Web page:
U-Pick We Pick
S Juicy and Sweet
: 9 miles from Ross Clark Circle
Hw 52 West of Dothan.


New North Florida & Panhandle
All Care Services, INC
Fresh Produce Sale
at Marianna
Auto Clinic Parking Lot
Across from Big & Little corner of Hwy 90 W.
Friday May 10th 2-6 & May 11th 8-12
Cut fresh Collard & Turnip Greens $3./2#bag
Sweet Potato & Rutabagas cubes $3./2#bag
Limited Bunch Greens available.


Ladder wooden 8ft. $20. 850-762-3370. ..... ....... .... .............
: *- Bahia seed for sale -=
Nordic Track: A2350, $150. 850-482-2155 Excellent germination with over 40 yrs
" experience. Kendall Cooper
Trailer enclosed 3/" plywood 4x8 $250. 482-6022 Call 334-703-0978, 334-775-3423,
Trolling motor: Evinrude 651b$300. 850-272-5305 L ..................or ...34775 .. ..........


2013 The Mepham Group. Distributed,by Tribune Media Services. All rights reserved.
I


Level: f 2 3
Complete the grid so each row, column and
3-by-3 box (in bold borders) contains every digit
1 to 9. For strategies on how to solve Sudoku,
visit www.sudoku.org.uk.
Solution to Wednesday's puzzle
26584 1 3 7 9
8 9 3 2 6-7 4 1 5


9 -4 6 7 8 2 5 .3 1

JLJLJ -i-L9 - 6Z
51312 4 1119 8 6 7
4 2 7 3 9 8 1 5 6
893267415
714935628
946782531
178653942
532419867
427398156
681574293
359126784


5/9/13


END OF SEASON SALE
Quality Coastal Hay; Large Rolls
Fertilized & Weed Control 850-209-9145


Buying Pine / Hardwood in
your area.
No tract to small / Custom Thinning
Call Pea River Timber
4 334-389-2003 4

( r)= EMPLOYMENT



AT THE JACKSON COUNTY FLORIDAN, WE ARE
LOOKING FOR MATURE, DEPENDABLE, BUSINESS-
MINDED, NEWSPAPER CARRIERS

Alford
Earn an average of

$600
per month

Ask about our $300 -Sign on Bonus
BE YOUR OWN BOSS 2 A.M. to 6 A.M.
Must have dependable transportation,
minimum liability insurance & valid
driver's license.
Come by and fill out a bid at the
Jackson County Floridan,
4403 Constitution Lane, Marianna, FL


AT.THE JACKSON COUNTY FLORIDAN, WE ARE
LOOKING FOR MATURE, DEPENDABLE, BUSINESS-
MINDED, NEWSPAPER CARRIERS

GRAND RIDGE
Earn an average of

$800
per month

Ask about our $300 -Sign on Bonus
BE YOUR OWN BOSS 1 A.M. to 6 A.M.
Must have dependable transportation,
minimum liability insurance & valid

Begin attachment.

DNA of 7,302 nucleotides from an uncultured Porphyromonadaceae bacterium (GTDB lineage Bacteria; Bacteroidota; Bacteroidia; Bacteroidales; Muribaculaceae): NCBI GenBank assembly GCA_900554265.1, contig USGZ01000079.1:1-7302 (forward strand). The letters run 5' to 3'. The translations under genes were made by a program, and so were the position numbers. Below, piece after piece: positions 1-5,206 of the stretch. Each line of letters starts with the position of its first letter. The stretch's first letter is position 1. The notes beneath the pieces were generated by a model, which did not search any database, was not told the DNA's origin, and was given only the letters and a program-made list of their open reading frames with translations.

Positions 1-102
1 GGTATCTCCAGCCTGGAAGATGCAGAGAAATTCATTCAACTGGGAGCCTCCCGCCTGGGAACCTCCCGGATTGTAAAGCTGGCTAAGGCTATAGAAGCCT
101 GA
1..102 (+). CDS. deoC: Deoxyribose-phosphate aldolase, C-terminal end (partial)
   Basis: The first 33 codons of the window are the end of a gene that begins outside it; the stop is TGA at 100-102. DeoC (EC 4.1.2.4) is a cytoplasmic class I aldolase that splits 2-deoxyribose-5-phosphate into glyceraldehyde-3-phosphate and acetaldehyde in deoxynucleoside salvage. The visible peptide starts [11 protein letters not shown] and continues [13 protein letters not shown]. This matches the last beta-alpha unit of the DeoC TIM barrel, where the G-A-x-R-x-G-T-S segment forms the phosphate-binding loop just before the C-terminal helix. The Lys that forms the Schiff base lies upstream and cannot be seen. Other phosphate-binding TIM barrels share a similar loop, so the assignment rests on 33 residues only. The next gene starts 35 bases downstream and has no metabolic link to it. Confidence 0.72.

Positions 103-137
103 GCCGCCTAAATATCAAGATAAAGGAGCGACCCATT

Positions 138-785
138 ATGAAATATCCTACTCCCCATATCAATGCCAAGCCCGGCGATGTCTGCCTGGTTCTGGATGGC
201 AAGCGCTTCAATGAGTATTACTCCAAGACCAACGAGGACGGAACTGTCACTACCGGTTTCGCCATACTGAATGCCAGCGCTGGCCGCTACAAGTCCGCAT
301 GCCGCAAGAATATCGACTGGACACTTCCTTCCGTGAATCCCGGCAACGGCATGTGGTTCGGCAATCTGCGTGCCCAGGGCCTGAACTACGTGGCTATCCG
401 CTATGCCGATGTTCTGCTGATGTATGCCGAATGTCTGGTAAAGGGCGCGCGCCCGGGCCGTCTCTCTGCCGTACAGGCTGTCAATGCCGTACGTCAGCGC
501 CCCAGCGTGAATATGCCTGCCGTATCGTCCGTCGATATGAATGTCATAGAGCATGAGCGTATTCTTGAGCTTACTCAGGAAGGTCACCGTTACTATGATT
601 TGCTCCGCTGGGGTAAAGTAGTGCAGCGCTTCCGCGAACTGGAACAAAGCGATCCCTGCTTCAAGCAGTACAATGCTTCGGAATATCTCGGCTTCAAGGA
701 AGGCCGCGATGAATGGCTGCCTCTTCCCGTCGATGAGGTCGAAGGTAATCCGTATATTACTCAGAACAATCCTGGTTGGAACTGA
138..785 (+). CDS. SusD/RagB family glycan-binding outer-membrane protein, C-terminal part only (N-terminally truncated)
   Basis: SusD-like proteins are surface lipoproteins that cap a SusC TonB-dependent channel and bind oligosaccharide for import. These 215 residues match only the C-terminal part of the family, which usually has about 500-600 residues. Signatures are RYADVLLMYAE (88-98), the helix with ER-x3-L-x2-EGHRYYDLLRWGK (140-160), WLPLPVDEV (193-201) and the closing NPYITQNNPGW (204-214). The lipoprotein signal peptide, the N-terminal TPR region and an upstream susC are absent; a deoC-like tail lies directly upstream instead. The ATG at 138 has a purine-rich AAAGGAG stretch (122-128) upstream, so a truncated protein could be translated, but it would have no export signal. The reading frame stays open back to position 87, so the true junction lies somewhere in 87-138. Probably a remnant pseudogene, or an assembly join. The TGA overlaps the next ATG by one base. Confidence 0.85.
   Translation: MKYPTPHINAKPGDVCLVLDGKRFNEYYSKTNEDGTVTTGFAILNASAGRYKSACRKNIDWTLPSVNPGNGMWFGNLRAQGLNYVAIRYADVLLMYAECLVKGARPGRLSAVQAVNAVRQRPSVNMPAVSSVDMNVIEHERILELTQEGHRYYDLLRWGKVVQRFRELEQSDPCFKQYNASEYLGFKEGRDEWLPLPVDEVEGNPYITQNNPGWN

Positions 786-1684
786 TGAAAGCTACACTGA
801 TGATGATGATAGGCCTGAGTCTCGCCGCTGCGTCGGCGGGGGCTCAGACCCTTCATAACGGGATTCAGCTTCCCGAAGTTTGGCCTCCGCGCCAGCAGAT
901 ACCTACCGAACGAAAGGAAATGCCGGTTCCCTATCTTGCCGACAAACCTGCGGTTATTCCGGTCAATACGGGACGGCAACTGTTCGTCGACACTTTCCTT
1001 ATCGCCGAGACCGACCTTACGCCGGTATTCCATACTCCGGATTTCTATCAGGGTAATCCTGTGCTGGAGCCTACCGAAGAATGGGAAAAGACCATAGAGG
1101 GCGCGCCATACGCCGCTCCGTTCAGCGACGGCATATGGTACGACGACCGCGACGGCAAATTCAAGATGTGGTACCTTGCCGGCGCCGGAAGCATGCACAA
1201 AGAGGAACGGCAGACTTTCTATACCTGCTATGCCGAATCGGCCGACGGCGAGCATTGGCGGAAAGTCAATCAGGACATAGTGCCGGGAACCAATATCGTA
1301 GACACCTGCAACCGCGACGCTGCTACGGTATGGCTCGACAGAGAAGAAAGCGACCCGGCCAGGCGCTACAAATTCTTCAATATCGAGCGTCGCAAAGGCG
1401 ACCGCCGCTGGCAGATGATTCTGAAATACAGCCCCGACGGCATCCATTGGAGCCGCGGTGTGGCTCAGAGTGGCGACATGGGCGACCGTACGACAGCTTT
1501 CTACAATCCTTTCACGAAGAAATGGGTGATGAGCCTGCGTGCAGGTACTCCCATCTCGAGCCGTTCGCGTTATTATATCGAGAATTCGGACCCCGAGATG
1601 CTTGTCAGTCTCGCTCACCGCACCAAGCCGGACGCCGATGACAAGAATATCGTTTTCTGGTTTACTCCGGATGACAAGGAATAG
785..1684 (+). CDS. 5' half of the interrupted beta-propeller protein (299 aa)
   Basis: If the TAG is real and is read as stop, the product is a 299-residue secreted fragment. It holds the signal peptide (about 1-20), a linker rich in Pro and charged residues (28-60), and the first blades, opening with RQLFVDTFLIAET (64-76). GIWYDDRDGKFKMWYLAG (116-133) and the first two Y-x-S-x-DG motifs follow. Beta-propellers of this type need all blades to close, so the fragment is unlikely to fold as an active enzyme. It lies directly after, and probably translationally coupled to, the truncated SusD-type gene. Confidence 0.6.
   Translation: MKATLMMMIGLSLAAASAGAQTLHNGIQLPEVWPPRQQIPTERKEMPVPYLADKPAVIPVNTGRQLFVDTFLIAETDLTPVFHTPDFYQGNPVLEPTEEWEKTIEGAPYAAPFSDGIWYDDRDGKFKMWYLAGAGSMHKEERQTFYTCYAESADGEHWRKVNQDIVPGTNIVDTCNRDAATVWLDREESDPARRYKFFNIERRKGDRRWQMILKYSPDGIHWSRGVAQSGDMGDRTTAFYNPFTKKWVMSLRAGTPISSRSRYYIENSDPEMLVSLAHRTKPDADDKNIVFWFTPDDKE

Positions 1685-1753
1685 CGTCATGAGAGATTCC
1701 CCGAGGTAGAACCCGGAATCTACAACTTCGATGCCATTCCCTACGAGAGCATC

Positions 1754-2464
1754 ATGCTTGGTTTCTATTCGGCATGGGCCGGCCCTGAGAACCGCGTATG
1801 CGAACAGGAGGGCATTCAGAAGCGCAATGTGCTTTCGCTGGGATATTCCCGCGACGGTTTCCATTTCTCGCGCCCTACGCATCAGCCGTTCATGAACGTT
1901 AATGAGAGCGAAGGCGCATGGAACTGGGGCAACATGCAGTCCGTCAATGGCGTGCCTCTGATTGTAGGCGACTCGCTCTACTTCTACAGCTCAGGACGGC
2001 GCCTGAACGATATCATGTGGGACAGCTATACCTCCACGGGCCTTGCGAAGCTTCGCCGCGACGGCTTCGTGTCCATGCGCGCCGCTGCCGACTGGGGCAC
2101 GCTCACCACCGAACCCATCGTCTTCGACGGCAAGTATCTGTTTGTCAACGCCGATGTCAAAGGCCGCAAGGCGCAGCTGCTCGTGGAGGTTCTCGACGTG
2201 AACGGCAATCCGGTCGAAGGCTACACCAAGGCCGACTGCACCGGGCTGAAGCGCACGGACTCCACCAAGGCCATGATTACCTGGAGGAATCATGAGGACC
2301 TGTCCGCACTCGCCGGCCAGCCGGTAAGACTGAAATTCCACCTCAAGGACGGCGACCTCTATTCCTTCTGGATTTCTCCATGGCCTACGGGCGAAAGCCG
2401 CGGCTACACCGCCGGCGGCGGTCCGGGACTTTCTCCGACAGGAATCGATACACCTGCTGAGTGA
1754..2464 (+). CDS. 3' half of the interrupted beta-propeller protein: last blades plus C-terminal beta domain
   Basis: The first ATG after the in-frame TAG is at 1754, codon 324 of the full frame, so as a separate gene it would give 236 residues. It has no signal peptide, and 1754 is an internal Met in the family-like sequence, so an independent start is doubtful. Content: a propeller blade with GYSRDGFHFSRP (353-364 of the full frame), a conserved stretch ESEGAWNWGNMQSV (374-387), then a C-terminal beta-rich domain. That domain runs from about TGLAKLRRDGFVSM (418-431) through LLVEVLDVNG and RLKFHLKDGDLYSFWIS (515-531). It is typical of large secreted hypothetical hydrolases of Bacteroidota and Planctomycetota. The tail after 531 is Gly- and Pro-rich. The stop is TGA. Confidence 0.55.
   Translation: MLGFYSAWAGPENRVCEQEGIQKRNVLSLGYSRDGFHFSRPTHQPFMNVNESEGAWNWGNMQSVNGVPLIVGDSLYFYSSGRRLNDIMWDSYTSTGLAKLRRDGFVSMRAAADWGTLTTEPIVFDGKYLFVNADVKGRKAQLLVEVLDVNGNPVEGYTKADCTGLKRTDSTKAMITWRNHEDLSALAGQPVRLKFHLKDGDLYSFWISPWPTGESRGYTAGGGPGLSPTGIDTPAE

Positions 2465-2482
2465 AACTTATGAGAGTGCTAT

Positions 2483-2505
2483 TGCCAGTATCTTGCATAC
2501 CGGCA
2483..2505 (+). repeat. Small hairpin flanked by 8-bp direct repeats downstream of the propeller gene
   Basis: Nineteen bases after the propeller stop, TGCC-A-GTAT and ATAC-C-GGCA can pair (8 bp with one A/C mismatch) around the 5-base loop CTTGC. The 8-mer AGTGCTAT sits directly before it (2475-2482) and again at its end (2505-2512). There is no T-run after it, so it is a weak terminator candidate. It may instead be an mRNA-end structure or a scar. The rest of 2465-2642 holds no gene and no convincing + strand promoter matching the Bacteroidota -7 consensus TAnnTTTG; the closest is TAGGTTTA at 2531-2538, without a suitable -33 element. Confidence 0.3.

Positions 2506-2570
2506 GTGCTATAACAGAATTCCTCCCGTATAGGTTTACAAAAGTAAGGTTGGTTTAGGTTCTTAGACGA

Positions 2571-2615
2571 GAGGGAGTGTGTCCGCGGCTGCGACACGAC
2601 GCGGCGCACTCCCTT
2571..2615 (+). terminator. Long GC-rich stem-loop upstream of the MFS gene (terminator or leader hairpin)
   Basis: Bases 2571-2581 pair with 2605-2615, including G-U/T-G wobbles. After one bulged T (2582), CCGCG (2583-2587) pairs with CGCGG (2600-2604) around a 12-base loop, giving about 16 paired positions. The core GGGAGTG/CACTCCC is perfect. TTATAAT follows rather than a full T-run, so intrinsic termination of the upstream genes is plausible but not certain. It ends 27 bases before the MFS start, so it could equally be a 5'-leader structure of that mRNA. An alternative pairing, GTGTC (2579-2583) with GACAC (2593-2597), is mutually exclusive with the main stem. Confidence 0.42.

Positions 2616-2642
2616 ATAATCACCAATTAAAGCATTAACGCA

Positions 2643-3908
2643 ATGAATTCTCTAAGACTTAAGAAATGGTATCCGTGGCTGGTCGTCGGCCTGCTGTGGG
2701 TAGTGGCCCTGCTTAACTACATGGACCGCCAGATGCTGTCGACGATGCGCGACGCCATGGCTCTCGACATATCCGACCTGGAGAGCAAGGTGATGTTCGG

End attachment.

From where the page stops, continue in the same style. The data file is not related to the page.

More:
driver's license.
Come by and fill out a bid at the
Jackson County Floridan,
4403 Constitution Lane, Marianna, FL


MARINES
5 iP O 7 4
Since 1975
BILLY BARNES ENTERPRISES, INC.
IS NOW HIRING
EXPERIENCED FLATBED DRIVERS
EXCELLENT PAY & BENEFITS
HOME MOST WEEKENDS
MINIMUM PAY
REQUIREMENTS INCLUDE:
MUST BE 23 YEARS OLD, VALID CLASS A CDL,
CLEAN DRIVING RECORD, 1 YEAR
TRACTOR/TRAILER FLATBED EXPERIENCE
FOR MORE INFORMATION CALL
MARY @ 1-800-844-6458 OPT 1
OR APPLY ONLINE
@ www.billybarnes.net


Primary Care Practice in North West Florida
is looking for an
ARNP, Family Medicine
for part time or full time employment.
Contact Brenda Nichols, Office Manager,
at 850-674-2221 ext. 106 or send resume to
P.O. Box 532, Blountstown, FL. 32424.


.A=-D


4 1 2

5 2 3 1 6

9

5 3 8

2 _9 7'

9 6 1

3

3 4 8 5 9

6 4 5
---- -_ _---


PLAsCE AN A









wwwuu Tr.iRTIANo nm


Administrator
The Panhandle Public Library Cooperative
System Special District is accepting applica-
tions for an Administrator. The PPLCS Admin
office is located in Marianna, Fl. Coopera-
tive Members are Calhoun, Jackson, Holmes,
and Washington County Public Libraries lo-
cated in rural N. W. Fl. ALA approved
MLS/MLIS Degree and 2 yearsprofessional
public library experience; current driver's li-
cense; U S citizenship and ability to pass a
background screening.
Ideal candidate will also have experience
with an administrative board, public library
relations; budgeting, technical library serv-
ice platforms, webpage development, & com-
mitment to excellence in rural public library
services. Salary range is $50,000 to
$55,000;full time at-will employment.
Contact Mrs. Lennetta Greene Phone:
850-482-9296 for information or link to view
the Job Description and submit an on-line
application.

?) EDUCATION
&_ INSTRUCTION



MATH/SCIENCE TUTOR
Grade 6 College Good Rates
Also Avail. on Skype
Call Ben 727-631-7576



Classes Forming Now
S for Medical Assisting,
rODR TIC Electrical Trades and
FOR TIIS More!
COLLEGE Call Fortis College
Today! 888-202-4813 or
visit www.fortiscollege.edu. For consumer
information visit www.fortis.edu

RESIDENTIAL
NIUf REAL ESTATE FOR RENT


Apartments for Rent in Greenwood
2 BR$450 1BR $400
Call 850-326-4289







1 & 2BR Apartments in Marianna
2 & 3BR Mobile Homes Rent to Own
Lot rent included. For details
850-557-3432 or 850-814-6515 4-
4 2BR 1BA House for rent,